|Intraosseous access can be used to infuse medications, electrolyte solutions, and blood|
|products. The absorption and duration of action are described as similar to those in |
peripheral and central venous routes. Second choice after failure to obtain peripheral access
in the injured child.
|(Epinephrine, atropine, naloxone, lidocaine, and vasopressin) may be used by endotracheal|
|Norepinephrine is the preferred vasoactive drug in a child with fluid-refractory septic shock|
|and warm extremities.|
|Epinephrine is the vasoactive agent of choice for treating patients in septic shock with cold|
|In children with norepinephrine-refractory shock, use of vasopressin may be considered, but|
|it should not be the first vasopressor administered.|
|Milrinone may be useful in the patient with adequate blood pressure but persistent signs of|
|Fluid-refractory septic shock
|Oral airways should not be used in patients with intact airway protective reflexes or gag reflex.|
|Nasal airways (NA) can be used in semiconscious patients with intact gag or airway reflexes.|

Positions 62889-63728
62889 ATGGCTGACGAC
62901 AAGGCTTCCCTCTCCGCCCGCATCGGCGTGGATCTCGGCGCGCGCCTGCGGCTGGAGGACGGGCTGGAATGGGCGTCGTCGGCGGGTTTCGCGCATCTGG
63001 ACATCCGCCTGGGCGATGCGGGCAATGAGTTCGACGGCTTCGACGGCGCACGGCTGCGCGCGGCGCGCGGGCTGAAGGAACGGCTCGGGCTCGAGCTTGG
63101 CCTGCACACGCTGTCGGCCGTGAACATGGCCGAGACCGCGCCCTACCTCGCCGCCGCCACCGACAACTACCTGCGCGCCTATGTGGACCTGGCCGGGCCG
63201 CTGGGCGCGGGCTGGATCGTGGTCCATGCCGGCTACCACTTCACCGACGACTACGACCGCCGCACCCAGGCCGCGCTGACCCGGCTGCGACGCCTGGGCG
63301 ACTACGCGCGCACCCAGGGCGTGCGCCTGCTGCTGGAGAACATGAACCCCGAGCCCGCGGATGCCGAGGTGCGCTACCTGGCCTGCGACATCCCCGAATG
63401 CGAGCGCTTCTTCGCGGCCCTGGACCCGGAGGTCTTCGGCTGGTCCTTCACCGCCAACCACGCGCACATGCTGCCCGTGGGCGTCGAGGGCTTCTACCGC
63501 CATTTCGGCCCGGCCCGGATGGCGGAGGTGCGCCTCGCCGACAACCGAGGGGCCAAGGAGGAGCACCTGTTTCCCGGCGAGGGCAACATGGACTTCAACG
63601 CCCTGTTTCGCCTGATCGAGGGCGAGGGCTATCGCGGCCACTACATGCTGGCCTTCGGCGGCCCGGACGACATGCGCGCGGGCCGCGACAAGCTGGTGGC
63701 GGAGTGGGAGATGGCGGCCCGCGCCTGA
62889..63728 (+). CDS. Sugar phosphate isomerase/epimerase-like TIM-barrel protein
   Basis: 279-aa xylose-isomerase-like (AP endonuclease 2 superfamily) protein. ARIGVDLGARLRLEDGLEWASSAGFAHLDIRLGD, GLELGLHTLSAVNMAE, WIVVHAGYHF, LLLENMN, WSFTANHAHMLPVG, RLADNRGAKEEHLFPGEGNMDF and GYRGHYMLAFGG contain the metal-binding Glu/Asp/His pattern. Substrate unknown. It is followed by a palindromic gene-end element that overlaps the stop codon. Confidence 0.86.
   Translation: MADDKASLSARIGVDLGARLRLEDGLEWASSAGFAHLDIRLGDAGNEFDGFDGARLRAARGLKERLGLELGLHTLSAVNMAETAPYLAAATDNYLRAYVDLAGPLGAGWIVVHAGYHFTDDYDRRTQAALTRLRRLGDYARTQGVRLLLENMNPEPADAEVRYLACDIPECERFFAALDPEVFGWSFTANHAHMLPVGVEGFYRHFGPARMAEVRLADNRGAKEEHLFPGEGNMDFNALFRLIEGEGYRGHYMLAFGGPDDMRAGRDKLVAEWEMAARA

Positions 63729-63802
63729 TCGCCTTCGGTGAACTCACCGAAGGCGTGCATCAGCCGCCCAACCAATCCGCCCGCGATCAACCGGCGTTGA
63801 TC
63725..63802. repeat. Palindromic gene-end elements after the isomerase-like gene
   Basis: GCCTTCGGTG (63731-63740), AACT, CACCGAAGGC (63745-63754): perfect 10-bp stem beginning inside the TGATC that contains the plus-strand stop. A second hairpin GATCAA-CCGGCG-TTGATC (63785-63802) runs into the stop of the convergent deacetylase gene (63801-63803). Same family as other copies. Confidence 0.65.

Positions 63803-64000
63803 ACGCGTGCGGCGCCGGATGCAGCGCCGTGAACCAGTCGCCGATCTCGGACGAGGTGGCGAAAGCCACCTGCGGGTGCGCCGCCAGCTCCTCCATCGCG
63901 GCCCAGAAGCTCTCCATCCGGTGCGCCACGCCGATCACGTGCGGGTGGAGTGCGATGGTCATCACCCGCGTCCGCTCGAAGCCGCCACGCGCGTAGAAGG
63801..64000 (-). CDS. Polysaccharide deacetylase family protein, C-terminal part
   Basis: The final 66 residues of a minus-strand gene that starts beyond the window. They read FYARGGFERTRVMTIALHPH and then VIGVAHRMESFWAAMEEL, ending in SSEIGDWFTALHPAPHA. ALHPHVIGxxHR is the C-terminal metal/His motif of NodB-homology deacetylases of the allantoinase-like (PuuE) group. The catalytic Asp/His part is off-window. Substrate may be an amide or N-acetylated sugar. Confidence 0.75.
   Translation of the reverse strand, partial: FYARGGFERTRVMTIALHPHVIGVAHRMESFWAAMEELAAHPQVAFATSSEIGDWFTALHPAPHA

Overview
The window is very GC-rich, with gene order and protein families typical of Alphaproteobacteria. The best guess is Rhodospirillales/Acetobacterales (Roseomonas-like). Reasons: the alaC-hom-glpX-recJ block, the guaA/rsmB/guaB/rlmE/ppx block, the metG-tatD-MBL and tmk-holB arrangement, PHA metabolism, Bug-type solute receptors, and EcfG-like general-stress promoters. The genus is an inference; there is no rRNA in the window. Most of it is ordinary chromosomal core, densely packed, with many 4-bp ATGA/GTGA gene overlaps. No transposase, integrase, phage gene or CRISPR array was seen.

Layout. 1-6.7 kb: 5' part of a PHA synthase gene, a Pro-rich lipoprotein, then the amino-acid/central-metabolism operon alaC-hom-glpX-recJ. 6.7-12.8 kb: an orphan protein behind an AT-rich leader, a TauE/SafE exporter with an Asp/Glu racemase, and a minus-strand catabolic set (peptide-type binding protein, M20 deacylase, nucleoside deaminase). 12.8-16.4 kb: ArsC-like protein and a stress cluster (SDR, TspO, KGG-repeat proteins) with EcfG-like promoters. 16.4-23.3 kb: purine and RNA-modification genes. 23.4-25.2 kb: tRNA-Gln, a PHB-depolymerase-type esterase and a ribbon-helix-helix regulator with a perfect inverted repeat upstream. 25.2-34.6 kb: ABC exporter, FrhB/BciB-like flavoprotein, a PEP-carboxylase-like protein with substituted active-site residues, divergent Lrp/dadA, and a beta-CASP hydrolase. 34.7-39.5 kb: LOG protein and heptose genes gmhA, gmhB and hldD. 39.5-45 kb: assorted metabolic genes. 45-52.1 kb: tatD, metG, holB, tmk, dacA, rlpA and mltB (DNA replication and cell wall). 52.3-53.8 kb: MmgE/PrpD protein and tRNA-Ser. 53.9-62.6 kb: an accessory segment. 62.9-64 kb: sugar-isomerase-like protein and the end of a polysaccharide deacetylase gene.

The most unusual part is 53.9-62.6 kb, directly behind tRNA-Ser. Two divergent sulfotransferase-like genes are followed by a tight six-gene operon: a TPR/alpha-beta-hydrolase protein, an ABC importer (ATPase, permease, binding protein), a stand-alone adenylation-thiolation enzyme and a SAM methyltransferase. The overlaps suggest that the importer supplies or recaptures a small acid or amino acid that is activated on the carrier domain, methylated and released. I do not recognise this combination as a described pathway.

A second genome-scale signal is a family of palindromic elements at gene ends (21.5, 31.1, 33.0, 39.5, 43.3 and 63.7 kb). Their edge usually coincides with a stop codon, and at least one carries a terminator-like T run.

|They should not be used in children with suspected basal skull fracture, or those with nasal |
fracture or recent surgery.
|The NA tip is beveled and should be inserted with bevel facing the nasal septum. The NA is|
|curved in such a way that the right nostril should be used, if possible.|
|On occasion, if there is antidromic (retrograde conduction of the impulse through the|
|atrioventricular [AV] node) AV re-entry, the EKG tracing will demonstrate wide complexes and |
will look like ventricular tachycardia.
|After conversion to a sinus rhythm, the EKG in those patients with WPW will reveal the|
|classic delta wave with a short PR interval and upsloped initial portion of the QRS complex.|
|Unstable SVT, characterized by signs of cardiogenic shock and congestive heart failure,|
|requires immediate synchronized cardioversion. Initial attempts at 0.5 to 1 J/kg. If repeated |
attempts are needed, the energy should be doubled, up to 2 J/kg.